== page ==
Europe has regained its lustre

Investment strategy - 7/7/2017

Markets are worried about inflation levels and fresh falls in oil prices during the spring months. They have doubts about the solidity and sustainability of the US recovery and are hanging on every central bank statement. In short, they are looking for new market catalysts.
Philippe Uzan 

Philippe Uzan

Chief Investment Officer
Edmond de Rothschild Asset Management 

Our investment strategy for the second half of 2017

  • Allocation: focus on equities at the expense of bonds and zones likely to see strong earnings growth
  • Equities: overweight the eurozone, underweight the US
  • Bonds: spotlight on subordinated financials. Avoid interest rate risk

Financial markets saw strong momentum in the first half of 2017, mainly due to the end of major political uncertainty and upbeat economic indicators. As we move into the second half, investors are in wait-and-see mode. However, continental Europe is a case apart. It still has robust fundamentals and a number of economic and political tools to hand to win back investors.  

The monetary environment is a little more uncertain

The global recovery is proceeding apace. Recent trends suggest it has stopped accelerating and is now undergoing a temporary and very slight downturn. The recovery has become broad-based across the three continents and nothing seems likely to seriously undermine the trend. Inflationary pressures have, however, abated in developed countries. In the eurozone, core inflation is still rather low and it has slowed in the US over the last three months.  

For a change, the biggest surprise in recent weeks has come from a shift in tone from almost all G7 central banks (the US, the eurozone, the UK and Canada, but not Japan). For markets, of course, the Fed and the ECB are the ones to watch. The reasons for this more hawkish tone in spite of inflation disappointing once again are varied but all the banks concerned are delivering practically the same message. 

Monetary policy must gradually adjust so as to avoid becoming over expansionist.

To differing degrees, Janet Yellen and Mario Draghi think monetary policy must gradually adjust so as to avoid becoming over expansionist; the recovery is gaining traction and demand is robust. This central bank signal is potentially worrying for markets which had already factored in a sharp fall back in last year’s reflation hopes. Generally speaking, accommodating monetary policy has encouraged investors in recent years to take risks in the search for returns so any change is likely to create short term volatility.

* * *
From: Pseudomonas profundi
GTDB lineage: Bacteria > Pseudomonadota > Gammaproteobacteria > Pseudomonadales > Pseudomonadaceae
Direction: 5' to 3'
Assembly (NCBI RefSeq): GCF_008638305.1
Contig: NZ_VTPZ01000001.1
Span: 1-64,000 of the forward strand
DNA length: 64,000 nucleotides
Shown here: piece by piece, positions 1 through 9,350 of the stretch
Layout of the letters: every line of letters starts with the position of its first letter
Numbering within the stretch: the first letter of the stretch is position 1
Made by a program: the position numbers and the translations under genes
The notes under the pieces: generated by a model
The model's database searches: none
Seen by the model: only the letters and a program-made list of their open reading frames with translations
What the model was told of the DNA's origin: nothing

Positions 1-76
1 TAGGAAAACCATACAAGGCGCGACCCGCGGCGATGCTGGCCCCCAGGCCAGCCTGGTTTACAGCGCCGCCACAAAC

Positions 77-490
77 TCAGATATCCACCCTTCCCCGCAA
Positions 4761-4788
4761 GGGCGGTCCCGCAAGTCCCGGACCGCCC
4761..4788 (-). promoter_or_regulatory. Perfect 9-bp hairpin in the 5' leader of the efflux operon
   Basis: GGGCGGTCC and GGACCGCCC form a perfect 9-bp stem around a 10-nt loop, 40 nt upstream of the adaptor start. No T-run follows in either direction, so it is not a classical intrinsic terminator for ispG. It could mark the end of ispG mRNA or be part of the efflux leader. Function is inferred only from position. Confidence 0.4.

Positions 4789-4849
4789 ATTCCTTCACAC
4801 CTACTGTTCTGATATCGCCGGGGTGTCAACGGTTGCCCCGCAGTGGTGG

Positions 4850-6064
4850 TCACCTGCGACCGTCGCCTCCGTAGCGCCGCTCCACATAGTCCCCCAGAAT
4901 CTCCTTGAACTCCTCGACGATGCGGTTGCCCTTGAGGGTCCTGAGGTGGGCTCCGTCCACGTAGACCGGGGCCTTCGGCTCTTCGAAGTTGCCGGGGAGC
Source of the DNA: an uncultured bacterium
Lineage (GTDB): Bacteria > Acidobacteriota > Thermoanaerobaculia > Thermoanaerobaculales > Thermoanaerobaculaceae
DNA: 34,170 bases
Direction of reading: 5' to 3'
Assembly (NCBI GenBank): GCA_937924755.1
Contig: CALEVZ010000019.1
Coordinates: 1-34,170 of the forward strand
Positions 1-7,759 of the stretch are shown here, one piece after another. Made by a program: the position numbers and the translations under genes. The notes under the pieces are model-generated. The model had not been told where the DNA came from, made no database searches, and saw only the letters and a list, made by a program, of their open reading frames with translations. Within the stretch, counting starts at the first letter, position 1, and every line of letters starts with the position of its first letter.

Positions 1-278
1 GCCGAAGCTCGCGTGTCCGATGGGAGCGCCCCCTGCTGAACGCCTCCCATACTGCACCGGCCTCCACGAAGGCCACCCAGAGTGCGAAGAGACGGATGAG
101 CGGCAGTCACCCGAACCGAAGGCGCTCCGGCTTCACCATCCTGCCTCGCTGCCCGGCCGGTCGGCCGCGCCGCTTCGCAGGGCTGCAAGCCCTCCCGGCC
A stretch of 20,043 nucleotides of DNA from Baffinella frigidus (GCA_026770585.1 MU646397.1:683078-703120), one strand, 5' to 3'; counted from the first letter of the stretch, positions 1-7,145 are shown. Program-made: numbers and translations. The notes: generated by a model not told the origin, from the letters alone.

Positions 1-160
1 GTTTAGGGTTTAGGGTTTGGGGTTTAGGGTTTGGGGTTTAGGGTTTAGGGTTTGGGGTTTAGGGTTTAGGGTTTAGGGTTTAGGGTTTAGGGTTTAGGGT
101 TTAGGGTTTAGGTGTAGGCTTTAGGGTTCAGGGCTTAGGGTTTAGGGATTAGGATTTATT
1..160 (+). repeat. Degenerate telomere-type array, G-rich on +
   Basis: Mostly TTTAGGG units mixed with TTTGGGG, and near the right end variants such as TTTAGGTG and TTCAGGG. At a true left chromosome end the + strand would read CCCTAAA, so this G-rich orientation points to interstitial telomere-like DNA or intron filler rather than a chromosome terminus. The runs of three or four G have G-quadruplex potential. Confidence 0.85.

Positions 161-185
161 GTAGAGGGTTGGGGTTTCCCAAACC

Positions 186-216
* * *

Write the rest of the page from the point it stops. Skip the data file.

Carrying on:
That said, the Fed has so far been very pragmatic, modulating tapering moves as well as monetary tightening in line with economic shifts. It is now hard to imagine that it will act differently if inflation continues to move off course. Mario Draghi, speaking in Sintra, insisted that the ECB would be very careful to adjust its monetary stance to help the recovery. As a result, the ECB in 2018 will probably start gradually slowing its bond buying programme, a development that markets have already priced in. At this stage, we are unwilling to extrapolate this signal as we are not convinced it gives a meaningful indication of future Fed and ECB action.

European equities get even

Old Europe fell victim to a political premium but resisted the populist wave and is now back in favour with investors. Although elections in Italy and Austria could occasionally cloud the horizon before the end of 2017, the outlook is now particularly clear. Germany’s upcoming elections pose no threats at this stage and the Franco-German axis seems determined to return to its role as Europe’s driving force.

The lifting of political risk has occurred at a time when the recovery is gaining strength

The lifting of political risk has occurred at a time when the recovery is gaining strength: Germany’s IFO survey hit an all-time high in June. Company margins have started to recover after suffering for a long time and still have the potential to improve. Earnings growth momentum has also started to accelerate for the first time since 2010. At the same time, European equities are trading at relatively attractive valuations compared to US stocks or other asset classes, notably bonds or certain property assets.